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RCGP puts pressure on reforms

The RCGP has written to the prime minister listing changes that must be made to the health bill, including the reversal of abolishing practice boundaries.

The RCGP has written to the prime minister listing changes that must be made to the health bill, including the reversal of abolishing practice boundaries.

Topping the list of changes is that the bill should make it clear the secretary of state has a duty to provide – or secure provision of – a comprehensive health service throughout England.

In its paper, the college provides evidence that refutes the need for wholescale NHS reorganisation and calls for clarification on the following areas of the health bill:

- Comprehensive Health Care

- Charging for Health Care

- Issues relating to Market Forces in Health Care

-Issues relating to EU Competition

-Accountability and Conflicts of Interest

-Resource Allocation and Risk Pooling

- Practice Boundaries

- Workforce and Training Issues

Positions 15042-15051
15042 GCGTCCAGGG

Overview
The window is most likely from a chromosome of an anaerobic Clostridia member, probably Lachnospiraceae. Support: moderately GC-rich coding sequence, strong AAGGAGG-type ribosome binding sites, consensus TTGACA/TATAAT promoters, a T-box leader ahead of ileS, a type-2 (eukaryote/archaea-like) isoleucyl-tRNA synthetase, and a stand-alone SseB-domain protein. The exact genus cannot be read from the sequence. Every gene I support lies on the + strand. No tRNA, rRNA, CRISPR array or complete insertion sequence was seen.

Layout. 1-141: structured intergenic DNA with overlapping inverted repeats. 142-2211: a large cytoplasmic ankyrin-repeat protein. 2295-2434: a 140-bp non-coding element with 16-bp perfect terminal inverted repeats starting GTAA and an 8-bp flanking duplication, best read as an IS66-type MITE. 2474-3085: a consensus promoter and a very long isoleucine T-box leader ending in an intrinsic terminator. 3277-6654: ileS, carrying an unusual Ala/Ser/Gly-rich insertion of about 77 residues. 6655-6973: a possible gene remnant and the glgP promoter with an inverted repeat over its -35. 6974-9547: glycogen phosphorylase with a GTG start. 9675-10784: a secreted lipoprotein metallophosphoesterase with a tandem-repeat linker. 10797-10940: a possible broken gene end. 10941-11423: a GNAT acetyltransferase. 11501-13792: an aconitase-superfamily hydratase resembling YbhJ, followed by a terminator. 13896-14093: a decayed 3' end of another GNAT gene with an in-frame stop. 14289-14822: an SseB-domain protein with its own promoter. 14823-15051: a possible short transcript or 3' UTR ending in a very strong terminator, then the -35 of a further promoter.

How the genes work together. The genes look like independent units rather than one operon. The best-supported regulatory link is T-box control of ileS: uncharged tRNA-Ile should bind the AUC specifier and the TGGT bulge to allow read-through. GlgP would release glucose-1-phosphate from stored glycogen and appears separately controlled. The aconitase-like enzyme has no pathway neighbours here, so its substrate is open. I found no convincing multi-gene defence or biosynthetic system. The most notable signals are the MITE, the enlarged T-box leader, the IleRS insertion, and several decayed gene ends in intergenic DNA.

- Confidentiality

RCGP chair, Dr Clare Gerada, said: ‘We understand that the NHS needs to change and we have said all along that the college is not opposed to health service reform.

‘The reforms promote competition without sufficient clarification of how services to patients will be safeguarded and improved. We believe that provider side reforms could deal with many of the issues without the need for repeated organisational change or by many of the proposed reforms.

The college paper follows the AV referendum result, which many believe will push the NHS reforms firmly centre stage as the coalition government tries to find ways to appease the Liberal Democrats.

On yesterday's Andrew Marr Show, deputy prime minister Nick Clegg said GPs should not be forced to sign up to the new commissioning consortiums and that a 2013 deadline for the changes should be relaxed. He said:. ‘A lot of people have said to me – and I basically think they're right – they're saying you're going too fast, you're trying to meet artificial deadlines, you're forcing GPs to take on commissioning roles when they might not want to or aren't able to. I basically think they're right.'

Dr Clare Gerada

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